In reply to an earlier post on Jan 4, 2011 1:05:58 PM PST
J. C. Bloom says:
Actually, Mr Lantz, they are TRADITIONAL, and more true to the spirit of Shakespeare's originals. The original productions of the plays did not place the plays in their historical period; rather they were played as contemporary Elizabethan/ Jacobean pieces; in other words, in "modern times" to the audience. Macbeth would have been performed in the costumes and accents of early 17th century England, NOT those of Medieval Scotland. You are entitled to your opinion, but you would appear less ignorant and snobbish if you did not try to present such opinion as fact.

Posted on Jan 14, 2011 4:28:03 PM PST
vespasian says:
Josh, How would you compare it to Kurosawas "Throne of Blood"? For my money ,the best film version. Too bad they didnt film Oliviers version...james

Posted on Jul 10, 2011 2:52:24 AM PDT
Last edited by the author on Jul 10, 2011 2:54:55 AM PDT
Although I prefer having Shakespeare's plays performed with actors dressed in the clothing of the period of the time in which the play takes place, it's more important to preserve the lines of the play itself. Updating the time setting doesn't really harm the plays too much as long as it's done in the spirit of the play itself. There was a good film production of "The Merchant of Venice" which was done with 1930's Cabaret era props and clothing but it preserved all of the lines of the play. If one wants to be a purist, one should do it with the preserving the text of the play and maintaining the strength of the acting, which are the most important parts of the performance.

In reply to an earlier post on Sep 27, 2011 9:11:18 AM PDT
Last edited by the author on Sep 27, 2011 9:12:35 AM PDT
Hello, J. C. Bloom. I think that by ' modern times' Robert Lantz simply meant not Elizabethan/Jacobean (the original theatrical practice of the period, such as that followed in most productions at the New Globe), rather than not Medieval (the play's setting).

In reply to an earlier post on Jan 3, 2012 1:38:54 PM PST
Robert Lantz, many of Shakespeare's plays, as they were originally performed, were updates to previous plays, and there is evidence Shakespeare made changes to his own plays to keep them current. Many people think modern adoptions of Shakespeare's plays are exactly what Shakespeare had in mind.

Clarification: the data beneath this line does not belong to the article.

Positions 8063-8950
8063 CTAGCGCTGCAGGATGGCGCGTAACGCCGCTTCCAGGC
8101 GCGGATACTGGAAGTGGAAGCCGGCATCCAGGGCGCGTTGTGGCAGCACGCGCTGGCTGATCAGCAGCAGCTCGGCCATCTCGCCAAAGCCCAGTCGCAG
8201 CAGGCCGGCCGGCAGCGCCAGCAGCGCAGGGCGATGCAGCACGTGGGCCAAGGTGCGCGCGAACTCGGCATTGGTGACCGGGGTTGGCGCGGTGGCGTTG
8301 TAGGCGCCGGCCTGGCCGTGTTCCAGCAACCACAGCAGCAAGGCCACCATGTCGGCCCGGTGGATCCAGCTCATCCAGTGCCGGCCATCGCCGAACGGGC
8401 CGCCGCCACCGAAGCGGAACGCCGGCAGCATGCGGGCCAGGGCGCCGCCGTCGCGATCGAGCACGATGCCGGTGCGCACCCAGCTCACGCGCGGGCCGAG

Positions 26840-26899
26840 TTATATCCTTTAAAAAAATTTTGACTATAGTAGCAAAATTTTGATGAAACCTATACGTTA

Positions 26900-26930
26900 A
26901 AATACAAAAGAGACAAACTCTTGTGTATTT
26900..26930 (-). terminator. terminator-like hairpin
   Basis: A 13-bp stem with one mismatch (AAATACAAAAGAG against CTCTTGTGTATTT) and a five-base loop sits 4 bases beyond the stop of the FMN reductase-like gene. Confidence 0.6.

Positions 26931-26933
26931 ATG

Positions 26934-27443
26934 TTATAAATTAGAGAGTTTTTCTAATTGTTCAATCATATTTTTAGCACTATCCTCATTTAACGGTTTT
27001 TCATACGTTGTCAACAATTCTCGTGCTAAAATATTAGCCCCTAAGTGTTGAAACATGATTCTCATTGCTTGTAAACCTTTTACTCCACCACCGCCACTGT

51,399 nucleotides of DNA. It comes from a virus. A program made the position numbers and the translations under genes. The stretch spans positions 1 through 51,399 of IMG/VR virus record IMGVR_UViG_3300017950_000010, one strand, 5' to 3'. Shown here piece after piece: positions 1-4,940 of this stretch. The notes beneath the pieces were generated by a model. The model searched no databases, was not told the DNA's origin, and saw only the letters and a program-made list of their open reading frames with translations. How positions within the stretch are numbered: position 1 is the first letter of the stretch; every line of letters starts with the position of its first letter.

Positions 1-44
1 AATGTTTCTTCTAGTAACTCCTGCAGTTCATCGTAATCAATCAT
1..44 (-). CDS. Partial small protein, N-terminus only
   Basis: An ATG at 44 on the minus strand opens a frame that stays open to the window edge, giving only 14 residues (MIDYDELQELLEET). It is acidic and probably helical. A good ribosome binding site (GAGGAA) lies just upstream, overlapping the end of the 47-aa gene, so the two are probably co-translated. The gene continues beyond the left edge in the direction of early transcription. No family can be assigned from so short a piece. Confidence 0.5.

In reply to an earlier post on Jan 14, 2012 3:10:25 AM PST
Trite? Perhaps, when not done well. but certainly not as pretentious as this comment.

In reply to an earlier post on Feb 22, 2012 11:42:15 AM PST
Robert Lantz, I don't see how you could have seen this movie and think that it being a modern adaption makes it "trite." I found the acting performances alone made this the most inspiring performance of Macbeth I have ever seen. Unlike adaptions of Hamlet that take place in alternative time periods, the lines didn't seem out of time and place. This is a well-made movie from start to finish, not some gimmicky attempt to set Shakespeare in a modern period.

Many modern adaptions of Shakespeare are an attempt to fit a round peg into a square hole, but not this one. The period selected for this production fits the script, without forcing it.

In reply to an earlier post on Oct 3, 2014 12:11:16 AM PDT
William says:
I too love Kurosawa's Shakespeare adaptations and Throne of Blood is certainly one my favorite films of all times. The story easily lends itself to feudal Japan and the entire film was absolutely marvelous.
However this version trumps it for me.
I love the grand style and cinematography of Kurosawa's piece but this one just felt like it hit harder. Stewart and Fleetwood both create compelling and powerful characters and nearly every scene is filled with such atmosphere and character by all the actors that there is no such thing as a wasted moment in it. The witches in this one also were genuinely creepy whereas the Kurosawa one was only mildly so.
While Kurosawa's piece was broader in regards to sets and scenery I really felt that this version had more impact by keeping things simple. After all the story revolves around the people and sometimes things can get lost in large lavish scenery.
All together both are excellent pieces that are extremely well performed and filmed but for me the performance that Stewart gives has so much more impact and character.
‹ Previous 1 Next ›